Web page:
Artist Ray Johnson died on Friday the thirteenth, drowned in the waters of Sag Harbor. Numerologists will take note: he was checked into room 247 of a local hotel, numbers which director John Walter’s documentary How to Draw a Bunny points out, add up to thirteen. In addition to displaying a shrewd sense of humor, Walter’s film also makes keen use of solo drum improvisations by the great Max Roach, making it a welcome, if somewhat idiosyncratic addition to MoMA’s Jazz Score series.
Well regarded by colleagues like Roy Lichtenstein, James Rosenquist, Chuck Close, and Christo & Jean-Claude, all heard in interview segments, the renown of his contemporaries eluded Johnson. He probably was not helped by his eccentric approach to business dealings, which the film interprets as an extension of his performance art pieces, dubbed “nothings” by Johnson in the pre-Seinfeldian era. Introducing the film Wednesday, Walter explained the initial uncertainty surrounding Johnson’s death—murder, accident or “performance art gone wrong?”
Watching Bunny, so named for the rabbit figures which often adorned Johnson’s graphic work, one is easily convinced the artist was a mad genius. While the film unquestionably accepts Johnson’s artist merits, some of the work shown makes one wonder if he were truly a fine artist or a con artist, pulling an elaborate gag on the art world. Some of his portraits and collages are indeed fascinating, but other smaller works using Lucky Strike packages kind of make one wonder. Indeed, much of his work comes across as an extended joke for his own amusement, like a nothing in which he whipped a cardboard box with his belt while hopping on one foot before a stunned hipster audience.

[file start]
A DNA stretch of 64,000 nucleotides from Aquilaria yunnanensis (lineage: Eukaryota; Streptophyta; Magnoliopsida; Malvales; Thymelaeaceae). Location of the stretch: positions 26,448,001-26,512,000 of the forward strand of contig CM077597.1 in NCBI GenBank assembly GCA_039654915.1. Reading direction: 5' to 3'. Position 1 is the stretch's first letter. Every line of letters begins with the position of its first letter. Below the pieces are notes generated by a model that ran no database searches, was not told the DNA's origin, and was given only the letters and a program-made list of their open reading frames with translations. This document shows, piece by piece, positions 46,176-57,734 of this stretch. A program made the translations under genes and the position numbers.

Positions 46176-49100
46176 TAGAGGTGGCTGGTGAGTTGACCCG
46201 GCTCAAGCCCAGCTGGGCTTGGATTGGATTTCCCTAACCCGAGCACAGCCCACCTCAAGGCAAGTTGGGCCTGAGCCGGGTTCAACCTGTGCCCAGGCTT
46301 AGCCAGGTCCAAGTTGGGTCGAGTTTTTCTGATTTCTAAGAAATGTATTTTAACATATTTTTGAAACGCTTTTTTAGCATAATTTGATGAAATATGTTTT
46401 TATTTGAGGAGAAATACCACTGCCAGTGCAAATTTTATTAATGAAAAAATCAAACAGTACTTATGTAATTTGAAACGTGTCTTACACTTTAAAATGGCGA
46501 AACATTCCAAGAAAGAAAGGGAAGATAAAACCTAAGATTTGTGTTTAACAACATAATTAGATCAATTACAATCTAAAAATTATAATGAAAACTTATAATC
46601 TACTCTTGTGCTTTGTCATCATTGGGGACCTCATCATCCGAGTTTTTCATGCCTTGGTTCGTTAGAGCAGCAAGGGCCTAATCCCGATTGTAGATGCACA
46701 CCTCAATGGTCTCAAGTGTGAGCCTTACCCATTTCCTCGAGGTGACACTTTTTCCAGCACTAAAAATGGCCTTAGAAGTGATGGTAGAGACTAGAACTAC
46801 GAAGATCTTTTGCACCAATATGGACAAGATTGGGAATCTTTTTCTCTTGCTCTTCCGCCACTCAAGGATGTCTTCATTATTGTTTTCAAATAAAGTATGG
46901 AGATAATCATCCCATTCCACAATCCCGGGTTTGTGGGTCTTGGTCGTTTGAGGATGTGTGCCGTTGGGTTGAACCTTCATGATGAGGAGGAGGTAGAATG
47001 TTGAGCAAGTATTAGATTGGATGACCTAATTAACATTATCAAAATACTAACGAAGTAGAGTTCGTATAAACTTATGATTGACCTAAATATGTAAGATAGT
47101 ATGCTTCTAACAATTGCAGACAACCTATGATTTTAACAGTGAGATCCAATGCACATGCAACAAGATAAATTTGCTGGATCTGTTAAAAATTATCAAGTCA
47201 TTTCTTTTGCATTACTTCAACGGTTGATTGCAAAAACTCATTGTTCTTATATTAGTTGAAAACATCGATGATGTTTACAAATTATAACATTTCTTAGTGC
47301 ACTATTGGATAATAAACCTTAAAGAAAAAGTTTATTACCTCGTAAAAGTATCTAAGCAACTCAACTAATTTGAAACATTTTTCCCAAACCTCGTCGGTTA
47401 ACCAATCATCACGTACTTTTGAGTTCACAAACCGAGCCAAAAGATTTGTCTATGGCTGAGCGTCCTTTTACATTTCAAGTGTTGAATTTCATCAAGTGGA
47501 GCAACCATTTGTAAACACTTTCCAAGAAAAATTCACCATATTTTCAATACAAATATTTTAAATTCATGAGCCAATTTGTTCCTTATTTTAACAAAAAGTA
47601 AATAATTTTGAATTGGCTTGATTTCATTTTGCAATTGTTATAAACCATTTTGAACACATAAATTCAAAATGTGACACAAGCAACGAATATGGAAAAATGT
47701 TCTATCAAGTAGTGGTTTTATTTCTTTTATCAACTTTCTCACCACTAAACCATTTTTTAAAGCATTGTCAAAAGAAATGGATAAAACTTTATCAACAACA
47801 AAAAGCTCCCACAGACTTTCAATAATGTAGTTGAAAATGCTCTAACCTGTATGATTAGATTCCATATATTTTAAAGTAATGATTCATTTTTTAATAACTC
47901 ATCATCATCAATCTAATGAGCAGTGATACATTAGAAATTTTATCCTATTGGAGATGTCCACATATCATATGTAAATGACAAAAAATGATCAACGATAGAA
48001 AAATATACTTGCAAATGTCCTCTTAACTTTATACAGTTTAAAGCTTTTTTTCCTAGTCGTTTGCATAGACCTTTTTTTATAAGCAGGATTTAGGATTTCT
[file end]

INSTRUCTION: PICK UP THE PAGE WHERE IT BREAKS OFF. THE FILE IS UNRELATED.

Regardless of one’s take on Johnson’s art, Bunny is a surprisingly entertaining film. Roach’s solos swing hard, accentuating Walter’s strong visuals. The decision to incorporate footage of Roach’s hands in performance, described by Walter as an “analog” to the creative work Johnson shaped with his own hands, gives a mysterious, almost spiritual dimension to film.
Ultimately, Johnson’s death was ruled a suicide—essentially a performance art piece gone tragically right. Given the artist’s subversive methods used to get his work into the MoMA collection so it could be included in an exhibition curated by Close, the film seems like a particularly apt choice for their Jazz Score series. Documentaries have also been relatively under-represented thus far, so Bunny is a nice change of pace. It is a fascinating story briskly propelled by Roach’s brushes. It screens today at 2:30.